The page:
Revolving doors at the Nuclear Regulatory Commission
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Today, Friends of the Earth and 33 of our allies wrote to the Nuclear Regulatory Commission insisting that they postpone two important votes until after Commissioner William Magwood leaves for his new position at the Organization for Economic Co-Operation and Development’s Nuclear Energy Agency. Since June, our coalition has been trying to guard against serious conflicts of interest involving Commissioner Magwood and his allegiance to his future employer. While the revolving door between the nuclear industry and the agency charged with regulating them is hardly news, the magnitude of Magwood’s current conflict rises above the mundane.
In the fall of 2013 NRC Commissioner Magwood threw his hat in the ring to become the next director-general of the Nuclear Energy Agency, often called the NEA. In March 2014, Magwood announced that he got the job. The NEA’s primary mission is to promote nuclear energy and facilitate its expansion around the world. Friends of the Earth and our allies allege that Magwood’s pursuit and eventual acceptance of the the NEA position promoting nuclear power is in direct conflict with his role as a safety regulator at the NRC. This conflict is quite concrete when one considers that some of NEA’s members own or are applying to build reactors in the U.S. — reactors that Magwood has an obligation to impartially regulate.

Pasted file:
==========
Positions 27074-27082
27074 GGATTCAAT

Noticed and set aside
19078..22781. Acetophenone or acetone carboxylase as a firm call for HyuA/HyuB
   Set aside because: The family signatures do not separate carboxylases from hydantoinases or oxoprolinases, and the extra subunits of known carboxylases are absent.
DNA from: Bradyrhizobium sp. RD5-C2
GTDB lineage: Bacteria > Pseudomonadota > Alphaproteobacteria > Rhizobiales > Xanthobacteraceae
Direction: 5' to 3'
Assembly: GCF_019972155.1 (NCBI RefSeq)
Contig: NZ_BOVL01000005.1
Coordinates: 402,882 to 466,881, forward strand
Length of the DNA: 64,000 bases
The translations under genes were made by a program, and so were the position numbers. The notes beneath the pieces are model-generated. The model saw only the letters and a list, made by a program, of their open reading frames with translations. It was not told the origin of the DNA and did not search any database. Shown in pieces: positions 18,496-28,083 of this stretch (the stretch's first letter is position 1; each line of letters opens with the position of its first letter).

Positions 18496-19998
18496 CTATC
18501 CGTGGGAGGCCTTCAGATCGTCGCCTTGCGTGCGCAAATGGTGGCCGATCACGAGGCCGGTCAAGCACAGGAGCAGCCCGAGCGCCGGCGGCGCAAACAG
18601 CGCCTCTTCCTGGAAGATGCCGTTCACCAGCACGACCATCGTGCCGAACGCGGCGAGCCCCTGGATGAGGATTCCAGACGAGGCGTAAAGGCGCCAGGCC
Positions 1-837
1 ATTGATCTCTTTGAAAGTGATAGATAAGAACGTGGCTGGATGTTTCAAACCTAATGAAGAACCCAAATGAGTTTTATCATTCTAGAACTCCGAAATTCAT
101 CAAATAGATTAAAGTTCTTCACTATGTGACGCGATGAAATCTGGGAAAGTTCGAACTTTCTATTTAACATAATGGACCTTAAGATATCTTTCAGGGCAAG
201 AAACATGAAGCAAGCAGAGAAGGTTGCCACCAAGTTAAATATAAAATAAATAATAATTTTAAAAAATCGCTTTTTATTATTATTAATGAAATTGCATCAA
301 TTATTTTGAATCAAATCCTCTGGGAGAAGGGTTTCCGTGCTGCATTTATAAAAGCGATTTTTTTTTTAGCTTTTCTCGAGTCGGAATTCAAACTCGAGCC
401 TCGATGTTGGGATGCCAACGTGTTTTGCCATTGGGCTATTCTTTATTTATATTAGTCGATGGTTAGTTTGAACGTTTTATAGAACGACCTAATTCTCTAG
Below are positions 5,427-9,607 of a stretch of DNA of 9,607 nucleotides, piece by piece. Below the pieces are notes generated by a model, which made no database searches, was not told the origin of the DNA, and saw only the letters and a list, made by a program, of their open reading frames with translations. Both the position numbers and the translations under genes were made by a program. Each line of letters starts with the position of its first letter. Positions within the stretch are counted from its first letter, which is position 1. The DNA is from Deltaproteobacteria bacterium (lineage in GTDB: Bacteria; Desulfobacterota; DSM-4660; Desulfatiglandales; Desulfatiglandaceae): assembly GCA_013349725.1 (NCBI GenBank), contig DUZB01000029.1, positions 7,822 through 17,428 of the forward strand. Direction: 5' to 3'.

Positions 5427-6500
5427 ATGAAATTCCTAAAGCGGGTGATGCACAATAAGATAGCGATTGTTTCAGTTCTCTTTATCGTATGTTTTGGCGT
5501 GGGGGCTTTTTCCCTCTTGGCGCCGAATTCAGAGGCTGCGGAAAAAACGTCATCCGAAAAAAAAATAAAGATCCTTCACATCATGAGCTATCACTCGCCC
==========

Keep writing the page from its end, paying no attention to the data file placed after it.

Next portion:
This isn’t the first time that NRC commissioners’ impartiality has been questioned. Prior to his appointment to the NRC, Magwood was an investor and staff member at several organizationsknown to shill for the nuclear industry. After his retirement in 2007, former Commissioner Jeffrey Merrifield got in trouble for seeking employment from several nuclear reactor suppliers, eventually accepting a position with the Shaw group. During Mr. Merrifield’s job search, he twice voted on matters affecting his prospective employers. This is exactly the sort of conflict of interest that today’s letter seeks to avoid.
Two important votes currently loom before the NRC. Both are scheduled for August 26, just five days before Magwood’s retirement. The first vote will accept or reject a rule establishing the NRC’s confidence that spent reactor fuel can be safely stored above ground for many years in the absence of a permanent repository. The second vote will determine whether the NRC lifts an order suspending all reactor licensing and re-licensing decisions. The NRC self-imposed the suspension of reactor licensing in 2013 after the U.S. Court of Appeals vacated the old waste confidence rule.
These two votes are critically important for safety and environmental protection because, for far too long, the NRC has neglected the serious environmental and public health risks posed by continuing to produce nuclear waste without a permanent repository. The NRC Commissioners, seemingly lacking an appreciation for the consequence of these votes, are rushing both towards approval. The NRC’s deadline for instituting a new waste rule isn’t until October, so there’s no reason to hold the vote while the potentially partial Mr. Magwood still sits on the commission.
A Japanese parliamentary report called the triple meltdown at Fukushima a “man-made” disaster and revealed how collusion between industry and regulators laid the foundation for the catastrophe. If history can be any guide, then it is imperative that do everything we can to keep the nuclear industry foxes out of the regulatory hen house.
Photo credit: Nuclear Regulatory Commission; Commissioner Magwood (right) tours the Point Beach Nuclear Plant in Wisconsin